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John Hughlings Jackson’s evolutionary neurology: a unifying framework for cognitive neuroscience

Elizabeth A. Franz, Grant Gillett
DOI: http://dx.doi.org/10.1093/brain/awr218 3114-3120 First published online: 16 September 2011


John Hughlings Jackson was a pioneer in neurology who thought deeply about the structure of the brain and how that manifested itself in the various syndromes that he saw in the clinic. He enunciated a theory of the evolution and dissolution of neural function based on the idea that basic sensorimotor processes become embedded in networks of connections that relate them in successively more complex ways to allow for performance of more and more nuanced and adaptive functions. Hughlings Jackson noted the curious link between human thought, action and speech. He further recognized that disinhibition or release from control and direction marked neurological damage. His integrative framework remains deeply relevant to the plethora of results being produced by the careful and diverse experimentation currently undertaken with the aid of brain imaging techniques of which he could only dream. In celebration of the memory of John Hughlings Jackson, we revisit his concept of neural evolution and development, which led to what eventually became a leading model of brain organization, whereby a new order of behavioural control—the conscious mind—is created out of simpler elements, in a manner similar to Herbert Spencer’s evolutionary theory. By this Hughlings Jackson did not mean anything dualistic but merely that the highest layer of evolution of nervous arrangements was ‘highly complicated’ and that dissolution of that higher level leaves ‘a lower consciousness and a shallower nervous system’.

  • brain behaviour
  • relationships

A historical context

As the second half of the 19th century unfolded, physicians were faced with the need to diagnose neurological disease with no established systematic methods; having only the aid of primitive mechanical devices and diagnostic tools. Scientific studies of biology and psychology soon became open to the influential views of scholars like Herbert Spencer, who is still best known for his belief that higher life forms evolved from lower ones, and perhaps less well known for the related idea that human reasoning and thought evolved from the automatic responses of lower beings (Spencer, 1855). Those evolutionary ideas captured the attention and passion of the young doctor-in-training, John Hughlings Jackson and would shape what began as Hughlings Jackson’s own series of careful examinations of randomly presented patients with myriad symptoms and backgrounds, into what eventually would become ‘a’ if not ‘the’ leading theory of brain organization of the 21st century (and perhaps beyond).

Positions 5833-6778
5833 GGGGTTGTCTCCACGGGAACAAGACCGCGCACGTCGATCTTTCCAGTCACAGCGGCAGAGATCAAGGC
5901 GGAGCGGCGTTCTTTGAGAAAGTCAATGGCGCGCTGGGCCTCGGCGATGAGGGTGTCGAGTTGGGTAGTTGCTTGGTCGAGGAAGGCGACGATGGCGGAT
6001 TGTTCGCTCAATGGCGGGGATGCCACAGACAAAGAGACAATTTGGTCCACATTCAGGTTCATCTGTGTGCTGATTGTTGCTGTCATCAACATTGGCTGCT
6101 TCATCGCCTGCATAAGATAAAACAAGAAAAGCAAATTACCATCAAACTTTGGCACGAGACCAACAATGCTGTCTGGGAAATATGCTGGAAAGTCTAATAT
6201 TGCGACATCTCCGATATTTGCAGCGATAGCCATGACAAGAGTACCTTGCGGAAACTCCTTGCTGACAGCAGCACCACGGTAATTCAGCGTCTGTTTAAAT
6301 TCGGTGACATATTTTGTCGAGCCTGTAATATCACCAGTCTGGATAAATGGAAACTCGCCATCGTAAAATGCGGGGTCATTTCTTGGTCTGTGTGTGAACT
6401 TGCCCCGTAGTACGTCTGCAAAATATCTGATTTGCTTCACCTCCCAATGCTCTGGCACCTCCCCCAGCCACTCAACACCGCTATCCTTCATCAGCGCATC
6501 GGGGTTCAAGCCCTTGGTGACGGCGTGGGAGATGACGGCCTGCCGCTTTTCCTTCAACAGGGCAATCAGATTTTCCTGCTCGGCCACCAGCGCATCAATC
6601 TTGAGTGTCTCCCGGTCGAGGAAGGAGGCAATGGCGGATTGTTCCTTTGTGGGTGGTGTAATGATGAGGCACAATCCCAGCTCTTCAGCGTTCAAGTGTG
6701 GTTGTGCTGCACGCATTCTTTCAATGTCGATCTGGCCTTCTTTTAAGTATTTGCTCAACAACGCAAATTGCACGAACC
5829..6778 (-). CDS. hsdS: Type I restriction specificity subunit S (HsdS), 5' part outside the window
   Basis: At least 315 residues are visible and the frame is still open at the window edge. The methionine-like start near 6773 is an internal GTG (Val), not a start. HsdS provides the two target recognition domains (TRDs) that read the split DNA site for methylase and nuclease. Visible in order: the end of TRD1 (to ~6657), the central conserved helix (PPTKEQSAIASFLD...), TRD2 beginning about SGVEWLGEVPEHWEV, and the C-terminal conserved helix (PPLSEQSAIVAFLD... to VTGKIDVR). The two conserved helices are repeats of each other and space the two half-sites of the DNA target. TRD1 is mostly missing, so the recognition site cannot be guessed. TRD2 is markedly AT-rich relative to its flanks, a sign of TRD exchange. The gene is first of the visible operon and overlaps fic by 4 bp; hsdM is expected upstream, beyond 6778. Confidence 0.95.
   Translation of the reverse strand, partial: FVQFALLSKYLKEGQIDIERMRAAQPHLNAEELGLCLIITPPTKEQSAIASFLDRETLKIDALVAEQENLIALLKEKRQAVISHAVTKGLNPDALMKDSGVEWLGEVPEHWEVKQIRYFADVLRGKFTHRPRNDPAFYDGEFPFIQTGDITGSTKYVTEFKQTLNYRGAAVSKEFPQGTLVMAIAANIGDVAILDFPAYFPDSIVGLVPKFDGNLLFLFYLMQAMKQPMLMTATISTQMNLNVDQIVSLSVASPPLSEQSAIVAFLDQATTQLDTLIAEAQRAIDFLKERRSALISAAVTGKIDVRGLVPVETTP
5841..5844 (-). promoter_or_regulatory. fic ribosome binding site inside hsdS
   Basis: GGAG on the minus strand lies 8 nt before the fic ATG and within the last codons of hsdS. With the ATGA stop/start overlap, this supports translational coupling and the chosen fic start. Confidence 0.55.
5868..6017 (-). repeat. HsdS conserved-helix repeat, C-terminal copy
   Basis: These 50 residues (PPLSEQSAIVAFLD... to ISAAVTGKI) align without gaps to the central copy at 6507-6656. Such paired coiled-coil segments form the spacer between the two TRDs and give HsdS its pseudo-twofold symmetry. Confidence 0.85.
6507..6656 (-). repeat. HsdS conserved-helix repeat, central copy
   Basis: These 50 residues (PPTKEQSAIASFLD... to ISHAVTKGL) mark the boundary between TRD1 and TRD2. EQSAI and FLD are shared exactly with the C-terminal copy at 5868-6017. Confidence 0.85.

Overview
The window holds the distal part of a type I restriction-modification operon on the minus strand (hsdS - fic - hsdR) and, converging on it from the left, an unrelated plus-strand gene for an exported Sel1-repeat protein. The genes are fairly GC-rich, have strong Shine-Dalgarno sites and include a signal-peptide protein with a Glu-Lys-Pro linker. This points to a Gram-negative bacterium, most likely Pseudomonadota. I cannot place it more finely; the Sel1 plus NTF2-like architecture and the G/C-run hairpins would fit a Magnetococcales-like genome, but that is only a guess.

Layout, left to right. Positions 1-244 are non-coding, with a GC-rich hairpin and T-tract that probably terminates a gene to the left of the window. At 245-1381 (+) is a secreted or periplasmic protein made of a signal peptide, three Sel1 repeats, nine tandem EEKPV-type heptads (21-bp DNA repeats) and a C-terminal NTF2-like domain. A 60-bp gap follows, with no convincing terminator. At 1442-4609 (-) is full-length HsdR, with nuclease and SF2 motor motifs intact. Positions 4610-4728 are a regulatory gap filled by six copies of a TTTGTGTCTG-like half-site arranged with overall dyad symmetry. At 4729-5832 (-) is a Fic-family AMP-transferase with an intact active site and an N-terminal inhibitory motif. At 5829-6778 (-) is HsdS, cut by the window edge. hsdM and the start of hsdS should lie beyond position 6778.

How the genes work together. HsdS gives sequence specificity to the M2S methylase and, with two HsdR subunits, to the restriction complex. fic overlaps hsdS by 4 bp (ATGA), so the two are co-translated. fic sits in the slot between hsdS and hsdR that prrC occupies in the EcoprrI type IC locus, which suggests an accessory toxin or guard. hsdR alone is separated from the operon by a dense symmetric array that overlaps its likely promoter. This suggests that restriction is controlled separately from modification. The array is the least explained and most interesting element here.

We note here that John ‘Hughlings-Jackson’ preferred the hyphenated version of his name, which joins the surnames of his mother Sarah Hughlings and father Samuel Jackson, and evidence suggests he even used that version when signing medical reports (Swash, 1986, p. 984). However, we have decided in the present article to present his surnames without hyphenation to be consistent with most written accounts in the literature, although we always present both names together (Hughlings Jackson) so as to preserve the link, as he wished.

Hughlings Jackson was born on 4 April 1835 as the youngest son (among three other sons and one daughter) of a farmer and brewer (and was raised without direct influence of his mother, who died when he was only 1 year old: Taylor, 1925, p. 2). At the young age of 15, John Hughlings Jackson already demonstrated hints of what would eventually become his lifelong passion, as he ended his early years of formal education and began informal studies as an apprentice in the household of two physicians, father and son, in a family named Anderson (the elder of whom was also a lecturer at York Medical School) (York and Steinberg, 2006, p. 4). Through the years, Hughlings Jackson began to put together the pieces of the complex puzzle of human nature and thought through his own careful examination, detailed logging and analysis of patients who presented with focal lesions causing epilepsy, hemiplegia, and often loss of speech (aphasia). He began to conceive of such diseases as the result of processes of dissolution, the opposite of evolution, or de-evolution, and it seems clear his views were influenced by the associationist psychology of George Henry Lewis, Alexander Bain and (as already indicated) Herbert Spencer’s evolutionary doctrine (Dewhurst, 1982, pp. 12–13).

With time, Hughlings Jackson’s ideas gained momentum in a broader set of scientific communities, as not only neurologists and other physicians continued to recognize their importance, but also as neuroscientists, psychologists and philosophers around the world increasingly recognized (and continue to recognize) and appreciate Hughlings Jackson for his remarkable insight, foresight and guidance. Those who have read others’ accounts of Hughlings Jackson as a person might also glean something of the humility, integrity and honesty with which he pursued his passion and convictions, in the face of changing social times and often under difficult personal circumstances. As suggested by Taylor (1925), ‘It is difficult to realize the chaotic state of knowledge of nervous diseases which existed before Dr. Jackson’s time’ and ‘how great a part Dr. Jackson’s work and stimulus played in evolving order out of this chaos’ (Taylor, 1925, p. 11).